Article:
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Perrottetinene from moss could be more medically beneficial than hemp

Researchers have found that moss could be more medically beneficial than tetrahydrocannabinol (THC) which is being used illegally to treat various diseases…

perrottetinene

Currently the wave of popularity around the medicinal world is still with cannabinoids. Today, tetrahydrocannabinol (THC) is being used to treat a number of illnesses, and very often, it is being used illegally.

Dr Jürg Gertsch from the Institute of Biochemistry and Molecular Medicine at the University of Bern discovered that liverworts were being advertised as so-called “legal highs” on the internet. At the time, nothing was known about the pharmacological effects of this substance. Together with chemists from Dr Erick Carreira’s team from the Department of Chemistry at the ETH Zürich, Dr Gertsch’s research team in Bern biochemically and pharmacologically compared THC and perrottetinene.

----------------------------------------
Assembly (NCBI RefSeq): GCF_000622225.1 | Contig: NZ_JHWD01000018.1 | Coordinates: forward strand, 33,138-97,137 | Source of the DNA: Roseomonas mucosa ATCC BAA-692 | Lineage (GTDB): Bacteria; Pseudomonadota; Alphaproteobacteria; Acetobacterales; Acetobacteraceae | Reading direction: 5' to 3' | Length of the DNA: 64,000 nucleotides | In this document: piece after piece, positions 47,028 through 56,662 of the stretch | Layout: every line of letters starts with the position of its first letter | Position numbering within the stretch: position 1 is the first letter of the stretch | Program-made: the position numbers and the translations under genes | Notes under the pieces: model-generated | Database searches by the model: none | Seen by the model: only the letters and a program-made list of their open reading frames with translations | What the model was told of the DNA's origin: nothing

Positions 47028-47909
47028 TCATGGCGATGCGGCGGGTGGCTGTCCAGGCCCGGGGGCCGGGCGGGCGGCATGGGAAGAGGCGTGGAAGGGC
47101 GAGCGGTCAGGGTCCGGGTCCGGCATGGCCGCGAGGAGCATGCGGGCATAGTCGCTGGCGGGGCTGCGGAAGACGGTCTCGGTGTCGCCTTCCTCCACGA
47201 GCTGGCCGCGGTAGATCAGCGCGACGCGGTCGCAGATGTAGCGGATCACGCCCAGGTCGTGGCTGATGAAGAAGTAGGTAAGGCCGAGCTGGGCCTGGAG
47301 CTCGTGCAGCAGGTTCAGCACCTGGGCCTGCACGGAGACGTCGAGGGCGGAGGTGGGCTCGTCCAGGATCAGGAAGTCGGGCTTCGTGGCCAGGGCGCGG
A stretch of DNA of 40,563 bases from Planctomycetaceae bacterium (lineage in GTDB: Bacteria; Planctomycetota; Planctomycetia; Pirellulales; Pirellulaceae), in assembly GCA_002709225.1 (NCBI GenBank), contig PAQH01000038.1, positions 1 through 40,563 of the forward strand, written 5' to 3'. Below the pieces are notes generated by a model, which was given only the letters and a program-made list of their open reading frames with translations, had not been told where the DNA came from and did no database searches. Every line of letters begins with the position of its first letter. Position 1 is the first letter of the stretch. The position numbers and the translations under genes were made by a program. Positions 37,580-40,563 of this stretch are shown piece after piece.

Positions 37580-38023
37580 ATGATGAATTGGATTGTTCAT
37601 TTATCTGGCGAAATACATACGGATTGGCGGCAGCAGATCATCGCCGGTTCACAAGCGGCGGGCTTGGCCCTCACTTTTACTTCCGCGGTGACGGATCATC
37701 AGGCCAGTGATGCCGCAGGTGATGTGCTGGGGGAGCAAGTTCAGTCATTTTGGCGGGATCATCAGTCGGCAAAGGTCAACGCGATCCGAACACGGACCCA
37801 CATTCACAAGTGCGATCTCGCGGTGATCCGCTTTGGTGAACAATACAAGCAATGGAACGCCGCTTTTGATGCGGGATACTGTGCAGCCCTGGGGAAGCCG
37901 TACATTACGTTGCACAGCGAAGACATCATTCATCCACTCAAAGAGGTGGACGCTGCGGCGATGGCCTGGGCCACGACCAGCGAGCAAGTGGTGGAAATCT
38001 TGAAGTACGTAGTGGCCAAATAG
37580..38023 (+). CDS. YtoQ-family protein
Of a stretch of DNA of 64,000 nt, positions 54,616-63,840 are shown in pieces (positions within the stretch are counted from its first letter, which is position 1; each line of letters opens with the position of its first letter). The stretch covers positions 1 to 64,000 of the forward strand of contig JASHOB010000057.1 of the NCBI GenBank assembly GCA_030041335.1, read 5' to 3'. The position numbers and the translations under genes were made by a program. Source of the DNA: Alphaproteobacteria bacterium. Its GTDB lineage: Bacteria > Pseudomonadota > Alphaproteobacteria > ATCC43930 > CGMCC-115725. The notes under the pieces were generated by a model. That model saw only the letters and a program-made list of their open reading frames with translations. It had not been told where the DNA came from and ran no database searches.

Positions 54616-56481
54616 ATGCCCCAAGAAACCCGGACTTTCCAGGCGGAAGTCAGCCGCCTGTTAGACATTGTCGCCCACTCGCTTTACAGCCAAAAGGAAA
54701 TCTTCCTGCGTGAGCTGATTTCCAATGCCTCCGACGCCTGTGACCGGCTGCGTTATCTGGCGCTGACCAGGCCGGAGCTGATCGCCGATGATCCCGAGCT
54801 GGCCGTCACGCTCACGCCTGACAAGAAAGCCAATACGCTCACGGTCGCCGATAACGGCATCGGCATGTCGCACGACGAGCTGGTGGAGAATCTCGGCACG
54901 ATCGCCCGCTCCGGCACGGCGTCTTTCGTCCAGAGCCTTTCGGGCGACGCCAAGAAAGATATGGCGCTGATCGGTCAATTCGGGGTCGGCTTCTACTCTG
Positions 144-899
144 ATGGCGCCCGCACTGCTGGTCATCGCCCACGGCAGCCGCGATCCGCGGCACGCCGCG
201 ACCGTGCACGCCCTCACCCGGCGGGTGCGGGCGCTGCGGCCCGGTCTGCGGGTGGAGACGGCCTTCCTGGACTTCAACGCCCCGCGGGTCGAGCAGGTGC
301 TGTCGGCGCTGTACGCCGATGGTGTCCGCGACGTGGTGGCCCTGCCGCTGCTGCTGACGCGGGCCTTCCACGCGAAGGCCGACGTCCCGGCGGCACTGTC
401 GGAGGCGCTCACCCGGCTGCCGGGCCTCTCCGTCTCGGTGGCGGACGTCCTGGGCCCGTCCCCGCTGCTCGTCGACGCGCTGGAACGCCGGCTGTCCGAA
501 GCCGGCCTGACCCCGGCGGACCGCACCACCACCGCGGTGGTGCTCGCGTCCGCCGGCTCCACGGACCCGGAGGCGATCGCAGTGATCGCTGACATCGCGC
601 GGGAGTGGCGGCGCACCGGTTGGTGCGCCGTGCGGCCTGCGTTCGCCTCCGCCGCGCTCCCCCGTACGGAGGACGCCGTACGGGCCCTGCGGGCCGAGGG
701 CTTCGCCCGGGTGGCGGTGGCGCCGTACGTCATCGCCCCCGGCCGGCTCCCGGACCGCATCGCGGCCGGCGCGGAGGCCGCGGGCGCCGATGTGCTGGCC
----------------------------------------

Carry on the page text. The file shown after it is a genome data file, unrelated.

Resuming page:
The teams used animal models to demonstrate that perrottetinene  reaches the brain very easily, and activates cannabinoid receptors. The team report that the chemical even demonstrates a strong anti-inflammatory effect in the brain, making perrottetinene medically interesting.

“It’s astonishing that only two species of plants, separated by 300 million years of evolution, produce psychoactive cannabinoids,” said Dr Gertsch. 

It is known that low doses of THC have good therapeutic potential in treating chronic diseases, however due to its strong psychoactive effect, and the fact that its use is illegal, it has rarely been used therapeutically.

Andrea Chicca, a member of scientific staff in Dr Gertsch’s group, sees a potential for development in the therapeutic use of perrottetinene or similar substances: “This natural substance has a weaker psychoactive effect and, at the same time, is capable of inhibiting inflammatory processes in the brain.”

In contrast to THC, perrottetinene inhibits the prostaglandins in the brain which are factors causing inflammation. Thus, perrottetinene has an effect on the cannabinoid receptors, similar to that of the endocannabinoids produced by our own bodies. 

The researchers mentioned how further research is necessary in pre-clinical models of chronic and inflammatory pain.

The study was published in the journal Science Advances.

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